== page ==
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Andorra: Tax Crimes to Be Introduced

(Mar. 17, 2017) Andorra’s government submitted draft legislation to the General Council (the country’s parliament) on March 1, 2017, to introduce tax crimes into the Andorran Criminal Code for the first time. (Jose María Alfin, Andorra: Government Submits Draft Bill for Introducing Tax Crimes to Criminal Code, TAX NEWS SERVICE (Mar. 13, 2017), International Bureau of Fiscal Documentation (IBFD) online subscription database; Nouveau Code Pénal [New Penal Code] (Feb. 21, 2005), United Nations Office on Drugs and Crime website.)  To date, the only tax crimes in the country were established by the European Union’s Council Directive 2003/48/EC of 3 June 2003 on Taxation of Savings Income in the Form of Interest Payments. (Text as amended through 2006, IBFD.) That Directive was repealed in 2015.  (Council Directive (EU) 2015/2060 of 10 November 2015 Repealing Directive 2003/48/EC on Taxation of Savings Income in the Form of Interest Payments, 2015 O.J. (L 301) 1, EUR-LEX.)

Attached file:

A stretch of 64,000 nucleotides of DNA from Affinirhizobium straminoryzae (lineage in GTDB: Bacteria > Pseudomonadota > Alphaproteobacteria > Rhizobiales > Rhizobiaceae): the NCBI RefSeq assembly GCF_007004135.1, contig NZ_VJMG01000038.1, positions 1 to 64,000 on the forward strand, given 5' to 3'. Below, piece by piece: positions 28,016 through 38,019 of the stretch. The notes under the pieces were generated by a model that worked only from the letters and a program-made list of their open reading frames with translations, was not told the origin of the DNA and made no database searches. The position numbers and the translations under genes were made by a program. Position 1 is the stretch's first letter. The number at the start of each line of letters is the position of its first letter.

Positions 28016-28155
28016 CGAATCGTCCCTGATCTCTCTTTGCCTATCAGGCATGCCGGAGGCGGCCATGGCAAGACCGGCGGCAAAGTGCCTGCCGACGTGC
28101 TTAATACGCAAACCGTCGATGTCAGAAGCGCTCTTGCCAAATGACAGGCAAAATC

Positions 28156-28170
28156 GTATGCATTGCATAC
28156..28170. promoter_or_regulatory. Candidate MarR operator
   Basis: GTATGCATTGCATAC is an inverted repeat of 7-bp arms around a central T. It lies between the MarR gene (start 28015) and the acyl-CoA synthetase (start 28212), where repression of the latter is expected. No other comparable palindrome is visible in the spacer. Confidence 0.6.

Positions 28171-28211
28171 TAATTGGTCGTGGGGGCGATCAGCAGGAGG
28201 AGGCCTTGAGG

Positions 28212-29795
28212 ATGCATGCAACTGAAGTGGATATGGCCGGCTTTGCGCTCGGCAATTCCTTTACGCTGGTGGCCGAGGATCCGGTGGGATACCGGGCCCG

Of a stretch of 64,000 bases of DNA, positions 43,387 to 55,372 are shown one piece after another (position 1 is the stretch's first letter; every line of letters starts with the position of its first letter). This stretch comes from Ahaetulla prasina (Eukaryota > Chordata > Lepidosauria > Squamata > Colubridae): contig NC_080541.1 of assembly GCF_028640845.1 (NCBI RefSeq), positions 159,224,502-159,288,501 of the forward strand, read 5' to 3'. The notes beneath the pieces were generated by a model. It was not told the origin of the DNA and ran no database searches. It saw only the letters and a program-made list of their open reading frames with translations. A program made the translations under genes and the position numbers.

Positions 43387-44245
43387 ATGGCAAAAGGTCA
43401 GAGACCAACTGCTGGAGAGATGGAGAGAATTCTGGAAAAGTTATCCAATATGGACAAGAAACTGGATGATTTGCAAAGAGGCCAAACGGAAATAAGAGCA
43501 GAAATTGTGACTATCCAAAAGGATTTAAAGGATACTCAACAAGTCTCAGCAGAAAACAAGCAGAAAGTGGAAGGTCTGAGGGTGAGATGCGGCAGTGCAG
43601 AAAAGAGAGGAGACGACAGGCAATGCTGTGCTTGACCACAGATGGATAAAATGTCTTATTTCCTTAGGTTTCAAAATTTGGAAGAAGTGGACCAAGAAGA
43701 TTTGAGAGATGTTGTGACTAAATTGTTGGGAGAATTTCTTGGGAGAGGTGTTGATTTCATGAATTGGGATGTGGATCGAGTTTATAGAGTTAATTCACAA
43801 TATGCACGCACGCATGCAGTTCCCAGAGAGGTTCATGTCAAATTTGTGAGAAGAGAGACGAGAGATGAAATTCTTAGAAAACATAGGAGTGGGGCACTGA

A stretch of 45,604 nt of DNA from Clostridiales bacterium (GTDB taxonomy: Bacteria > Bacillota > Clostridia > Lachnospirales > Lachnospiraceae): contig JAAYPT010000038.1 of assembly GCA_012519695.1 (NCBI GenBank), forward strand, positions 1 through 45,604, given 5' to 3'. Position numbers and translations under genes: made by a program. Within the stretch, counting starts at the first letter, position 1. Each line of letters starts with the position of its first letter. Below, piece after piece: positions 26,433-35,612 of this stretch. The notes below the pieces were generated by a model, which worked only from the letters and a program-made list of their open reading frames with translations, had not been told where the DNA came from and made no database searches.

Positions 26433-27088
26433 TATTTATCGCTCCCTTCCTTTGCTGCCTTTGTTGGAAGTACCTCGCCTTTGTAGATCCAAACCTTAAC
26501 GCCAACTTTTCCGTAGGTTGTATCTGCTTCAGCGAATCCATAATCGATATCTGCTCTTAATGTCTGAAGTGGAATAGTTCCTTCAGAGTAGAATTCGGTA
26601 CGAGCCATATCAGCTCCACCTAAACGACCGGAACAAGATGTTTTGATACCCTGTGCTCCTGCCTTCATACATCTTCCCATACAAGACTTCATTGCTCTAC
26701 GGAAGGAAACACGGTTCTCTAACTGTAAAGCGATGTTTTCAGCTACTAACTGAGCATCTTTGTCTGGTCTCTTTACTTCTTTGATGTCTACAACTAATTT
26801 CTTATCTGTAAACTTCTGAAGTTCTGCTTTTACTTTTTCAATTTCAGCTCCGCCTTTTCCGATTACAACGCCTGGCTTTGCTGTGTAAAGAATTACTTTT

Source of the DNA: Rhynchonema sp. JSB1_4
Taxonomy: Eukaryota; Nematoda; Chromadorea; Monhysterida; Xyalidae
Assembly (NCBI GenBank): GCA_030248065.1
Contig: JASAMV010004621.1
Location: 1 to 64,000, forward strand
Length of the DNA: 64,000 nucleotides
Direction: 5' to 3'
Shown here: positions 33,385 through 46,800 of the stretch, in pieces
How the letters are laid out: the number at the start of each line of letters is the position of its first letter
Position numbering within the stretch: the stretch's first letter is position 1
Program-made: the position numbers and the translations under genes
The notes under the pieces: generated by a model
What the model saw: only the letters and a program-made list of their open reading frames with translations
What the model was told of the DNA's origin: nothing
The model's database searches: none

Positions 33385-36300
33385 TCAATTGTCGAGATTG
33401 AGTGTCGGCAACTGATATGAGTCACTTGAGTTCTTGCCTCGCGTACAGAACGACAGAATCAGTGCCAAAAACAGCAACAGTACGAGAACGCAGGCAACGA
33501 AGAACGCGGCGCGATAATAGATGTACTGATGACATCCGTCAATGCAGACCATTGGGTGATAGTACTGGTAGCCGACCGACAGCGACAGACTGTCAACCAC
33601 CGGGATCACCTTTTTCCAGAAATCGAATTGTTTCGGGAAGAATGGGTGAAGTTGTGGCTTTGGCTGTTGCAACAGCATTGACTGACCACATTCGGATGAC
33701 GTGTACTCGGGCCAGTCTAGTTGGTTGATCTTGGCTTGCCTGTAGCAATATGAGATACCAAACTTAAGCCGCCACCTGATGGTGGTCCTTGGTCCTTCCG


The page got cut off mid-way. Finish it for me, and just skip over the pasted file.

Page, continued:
The proposed law, which must next be discussed in the General Council, is predicted to come into force in September 2017.  It defines two types of tax offenses, lesser tax crimes and serious tax crimes.  Lesser crimes are those involving evasion of at least €50,000-worth (about US$53,200) of tax each year, for each kind of tax not paid.  Upon conviction, the perpetrator is punished with imprisonment of three months to three years, plus a fine of as much as four times the amount of tax owed.  (Alfin, supra.)

Serious crimes involve either tax payment misconduct carried out by criminal organizations or evasion of more than 150,000 (about US$159,600) per type of tax unpaid per year. The punishment for those convicted of serious tax crimes includes one to five years of imprisonment and a fine of up to four times the amount of tax owed.  Furthermore, because it is classified as a serious crime, this level of tax offense can be considered a potential element of the crime of money laundering.  (Id.)